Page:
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Sturgeon's House


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Posts posted by Xoon

  1. 58 minutes ago, N-L-M said:

    If that's what you feel best suits the needs of the Lone Free State, go for it.

    I am just joking.

    I am guessing the practical limit is 40 ton, since more than 4 axles are rare on AFVs.





    Bilderesultater for Heavy mobile crane


    I am going to laugh my ass off if this ends up being the winning submisson, just replace the crane with a cannon.

  2. 18 hours ago, Gripen287 said:


    I'm no expert, but according to wikipedia , this drawing is incomplete. Wikipedia says this is, " [a] Differential steering mechanism, either double-differential minus the clutches, or triple-differential minus the brakes. 


    More specifically, I believe they mean a Maybach double differential with clutches to disconnect the "slowed" (i.e., not sped up) sprocket when steering torque is applied. Alternatively, the diagram could depict an "ordinary" double differential transmission, but the diagram's "epicyclic gears" are not correctly drawn as differentials, as in the transmissions depicted here or here. To depict a triple differential transmission, the steering torque is input into the steering half shafts via yet another, third differential (the diagram is missing a carrier having idler(s) between the steering half shafts) and brakes and/or clutches on the steering half shafts selectively engage and/or disengage to effect a steer. If you haven't already, you might want to revisit Coli's link.


    So, yes, you are correct in that the diagram does not include means for controlling the reactive torque applied to the drive input by the slowed sprocket when the steering input is driven. If the drive input and steering input were independently driven, you might be able to get away with that kind of set up for a while, maybe.... But the various multi-differential transmissions differ, more or less, in how to address the issues you have raised. 

    Thank you, this cleared up a lot of things for me. 


    I have been looking into torque vectoring transmissions and differential steering for electric and hybrid transmissions. 


    I saw the transmission made by University of Munich:





    Here is another one from Borg Warner:




    Call me a idiot or something, but I can't for the love of god understand these. It can't be as simple as using a electric motor and a clutch to apply additional power to one of the two wheels right? 


    I have also been pondering about the efficiency of several transmissions, and I honestly came to the conclusion  from rough estimates that a dual motor setup is the most optimal.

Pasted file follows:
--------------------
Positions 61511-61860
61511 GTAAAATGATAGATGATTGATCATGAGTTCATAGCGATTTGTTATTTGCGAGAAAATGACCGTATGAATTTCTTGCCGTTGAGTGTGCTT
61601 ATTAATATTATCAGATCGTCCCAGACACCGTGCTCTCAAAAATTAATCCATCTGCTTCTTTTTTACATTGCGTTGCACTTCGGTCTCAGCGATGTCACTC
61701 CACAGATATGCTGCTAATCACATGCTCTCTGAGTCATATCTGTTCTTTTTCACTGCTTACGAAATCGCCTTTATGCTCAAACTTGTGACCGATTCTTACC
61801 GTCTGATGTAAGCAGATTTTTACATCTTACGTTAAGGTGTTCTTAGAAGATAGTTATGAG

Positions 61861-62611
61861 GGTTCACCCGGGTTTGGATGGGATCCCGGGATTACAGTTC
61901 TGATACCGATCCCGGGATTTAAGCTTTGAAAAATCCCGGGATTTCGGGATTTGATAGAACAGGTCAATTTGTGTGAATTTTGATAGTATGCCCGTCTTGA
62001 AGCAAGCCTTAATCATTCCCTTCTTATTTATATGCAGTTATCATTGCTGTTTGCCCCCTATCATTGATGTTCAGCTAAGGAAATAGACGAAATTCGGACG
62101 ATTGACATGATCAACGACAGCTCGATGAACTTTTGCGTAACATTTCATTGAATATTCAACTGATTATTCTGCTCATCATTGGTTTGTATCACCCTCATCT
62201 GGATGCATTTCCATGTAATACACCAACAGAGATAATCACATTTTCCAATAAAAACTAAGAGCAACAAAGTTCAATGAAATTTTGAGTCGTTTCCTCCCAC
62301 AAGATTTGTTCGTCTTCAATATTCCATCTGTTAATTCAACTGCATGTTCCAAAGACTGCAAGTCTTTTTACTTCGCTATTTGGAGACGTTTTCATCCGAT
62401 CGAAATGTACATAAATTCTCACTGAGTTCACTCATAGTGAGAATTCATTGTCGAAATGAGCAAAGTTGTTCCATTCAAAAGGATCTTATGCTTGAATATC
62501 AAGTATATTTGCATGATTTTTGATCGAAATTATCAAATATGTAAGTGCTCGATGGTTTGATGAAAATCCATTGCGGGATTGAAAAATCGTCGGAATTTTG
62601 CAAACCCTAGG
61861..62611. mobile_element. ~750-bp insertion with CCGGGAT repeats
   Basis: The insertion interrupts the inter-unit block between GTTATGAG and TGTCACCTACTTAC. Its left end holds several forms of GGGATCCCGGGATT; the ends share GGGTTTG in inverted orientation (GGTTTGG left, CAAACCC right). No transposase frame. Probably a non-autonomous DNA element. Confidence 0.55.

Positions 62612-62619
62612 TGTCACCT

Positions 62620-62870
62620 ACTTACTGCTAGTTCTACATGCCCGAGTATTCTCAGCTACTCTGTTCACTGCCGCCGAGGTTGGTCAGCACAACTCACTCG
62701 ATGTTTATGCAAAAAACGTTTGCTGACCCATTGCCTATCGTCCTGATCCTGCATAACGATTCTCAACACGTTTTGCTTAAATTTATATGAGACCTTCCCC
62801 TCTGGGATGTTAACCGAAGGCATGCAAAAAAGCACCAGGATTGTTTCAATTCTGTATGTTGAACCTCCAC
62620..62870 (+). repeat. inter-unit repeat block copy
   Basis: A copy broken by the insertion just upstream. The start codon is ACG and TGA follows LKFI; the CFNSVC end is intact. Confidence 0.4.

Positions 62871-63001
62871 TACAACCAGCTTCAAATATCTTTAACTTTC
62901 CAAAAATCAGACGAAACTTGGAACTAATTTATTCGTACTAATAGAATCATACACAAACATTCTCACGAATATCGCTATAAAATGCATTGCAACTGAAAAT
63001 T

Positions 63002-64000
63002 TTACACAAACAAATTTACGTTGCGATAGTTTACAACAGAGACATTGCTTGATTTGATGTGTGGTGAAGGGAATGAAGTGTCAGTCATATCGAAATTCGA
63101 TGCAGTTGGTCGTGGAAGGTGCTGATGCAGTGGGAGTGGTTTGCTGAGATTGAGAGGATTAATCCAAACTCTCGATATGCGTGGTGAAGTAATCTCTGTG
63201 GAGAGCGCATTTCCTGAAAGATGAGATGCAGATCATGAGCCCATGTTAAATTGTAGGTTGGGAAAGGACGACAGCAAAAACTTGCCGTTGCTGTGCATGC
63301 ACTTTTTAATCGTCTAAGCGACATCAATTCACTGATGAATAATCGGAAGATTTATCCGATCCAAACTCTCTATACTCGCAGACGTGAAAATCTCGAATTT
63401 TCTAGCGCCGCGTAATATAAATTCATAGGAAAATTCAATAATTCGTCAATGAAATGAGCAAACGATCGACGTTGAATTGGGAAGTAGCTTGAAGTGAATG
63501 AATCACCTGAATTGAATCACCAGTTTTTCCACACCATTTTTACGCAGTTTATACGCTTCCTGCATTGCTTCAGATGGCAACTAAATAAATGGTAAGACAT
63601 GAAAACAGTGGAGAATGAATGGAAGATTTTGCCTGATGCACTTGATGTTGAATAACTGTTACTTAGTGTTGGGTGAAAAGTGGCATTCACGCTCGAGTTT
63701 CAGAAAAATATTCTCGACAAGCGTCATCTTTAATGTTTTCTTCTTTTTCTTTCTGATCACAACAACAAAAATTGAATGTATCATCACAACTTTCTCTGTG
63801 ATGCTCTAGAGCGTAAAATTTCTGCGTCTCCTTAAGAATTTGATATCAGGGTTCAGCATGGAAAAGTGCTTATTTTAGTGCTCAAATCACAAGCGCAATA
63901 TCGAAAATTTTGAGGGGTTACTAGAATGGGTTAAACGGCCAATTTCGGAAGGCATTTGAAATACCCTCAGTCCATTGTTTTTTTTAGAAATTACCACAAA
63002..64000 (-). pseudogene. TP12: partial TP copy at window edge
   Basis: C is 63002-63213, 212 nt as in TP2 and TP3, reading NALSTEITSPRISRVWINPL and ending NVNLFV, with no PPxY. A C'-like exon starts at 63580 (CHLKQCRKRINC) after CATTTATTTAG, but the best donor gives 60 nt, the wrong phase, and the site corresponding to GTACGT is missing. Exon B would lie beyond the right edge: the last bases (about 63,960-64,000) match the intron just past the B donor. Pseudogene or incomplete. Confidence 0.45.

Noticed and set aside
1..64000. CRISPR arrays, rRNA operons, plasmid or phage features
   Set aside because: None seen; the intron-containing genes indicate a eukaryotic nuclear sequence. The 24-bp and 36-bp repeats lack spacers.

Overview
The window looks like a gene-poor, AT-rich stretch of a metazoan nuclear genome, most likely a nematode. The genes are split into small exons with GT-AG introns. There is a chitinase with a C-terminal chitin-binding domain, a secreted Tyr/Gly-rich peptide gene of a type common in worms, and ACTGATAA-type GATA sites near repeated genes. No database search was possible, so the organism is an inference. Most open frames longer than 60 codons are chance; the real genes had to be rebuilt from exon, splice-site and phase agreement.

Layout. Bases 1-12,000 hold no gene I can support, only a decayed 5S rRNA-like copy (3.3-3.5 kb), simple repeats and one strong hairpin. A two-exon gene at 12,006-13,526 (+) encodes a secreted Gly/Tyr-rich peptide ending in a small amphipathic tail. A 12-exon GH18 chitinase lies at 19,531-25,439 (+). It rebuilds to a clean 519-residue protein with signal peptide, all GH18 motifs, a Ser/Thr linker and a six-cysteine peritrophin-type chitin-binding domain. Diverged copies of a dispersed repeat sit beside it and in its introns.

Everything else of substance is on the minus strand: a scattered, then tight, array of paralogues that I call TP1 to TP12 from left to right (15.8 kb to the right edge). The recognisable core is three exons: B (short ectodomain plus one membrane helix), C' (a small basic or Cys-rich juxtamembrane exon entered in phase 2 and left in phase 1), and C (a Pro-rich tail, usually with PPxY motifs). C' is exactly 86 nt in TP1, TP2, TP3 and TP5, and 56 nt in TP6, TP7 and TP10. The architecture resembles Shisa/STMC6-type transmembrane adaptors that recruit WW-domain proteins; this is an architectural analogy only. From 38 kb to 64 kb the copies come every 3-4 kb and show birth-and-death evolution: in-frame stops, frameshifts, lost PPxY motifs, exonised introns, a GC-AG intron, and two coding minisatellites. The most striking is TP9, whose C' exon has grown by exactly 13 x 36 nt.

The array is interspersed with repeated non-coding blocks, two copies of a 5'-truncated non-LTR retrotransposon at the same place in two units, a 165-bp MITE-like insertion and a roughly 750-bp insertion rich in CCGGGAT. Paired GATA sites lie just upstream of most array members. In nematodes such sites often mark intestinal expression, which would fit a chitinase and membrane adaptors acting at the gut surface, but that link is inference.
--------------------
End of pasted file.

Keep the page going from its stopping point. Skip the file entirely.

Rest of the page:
Let's consider a few layouts:
    -Single motor with a differential.

    -Independent motor setup.

    - Double differential with electric motors.


    In a single motor setup with a transmission, one would think one motor would be more efficient right? Well, actually no, as seen in many hyper efficiency EVs.


    Let's have a few basis numbers:
    Electric motor(M): 95%

    Motor controller(C): 95%

    Differential(D): 93%

    Reduction gear(R): 95%
    Power(P): 100Kw


    Single motor with differential:
    Efficiency = (P*C*M*R*D)

    79,93% = (100*0,95*0,95*0,95*0,93)


    Total system efficiency is 79,93%.

    Capable of basic torque vectoring with braking, greatly hurting the overall efficiency.


    Independent motor setup:
    Efficiency = ((P/2)*C*M*R)*2

    85,74% = ((100/2)*0,95*0,95*0,95)*2


    Total system efficiency is 85,74%.


    Honestly, considering the complicated gearing, gearing of the double differential system with electric motors, I doubt it would come close to either above, so I will do any rough calculations. 



    A independent motor setup also beats out a average transmission by 10 percentage points. (85% vs 75%). Factoring in the generator and rectifier (0,95 for generator and 0,95 for active rectifier) it still leads by 5% points (80% vs 75%). 

    This might not seem like a big deal, but this is essentially 75hp in a 1500hp system.  And this does not even start to factor in regeneration, which in EV's extend their range by up to 30%, and should be just as effective in a tank that frequently sprints and stops. 
    Not to mention the fuel saved by running the engine at a constant RPM, harvesting excess power from the turbocharger, and being able to automatically turn the engine on and off to save fuel while on standby, and the increased initial acceleration.  One could also saved weight, as there is no need for a starter, alternator or flywheel.  The internal generator could even be used to external equipment or high power equipment like a ETC gun.  1100Kw is a lot of power to have on standby.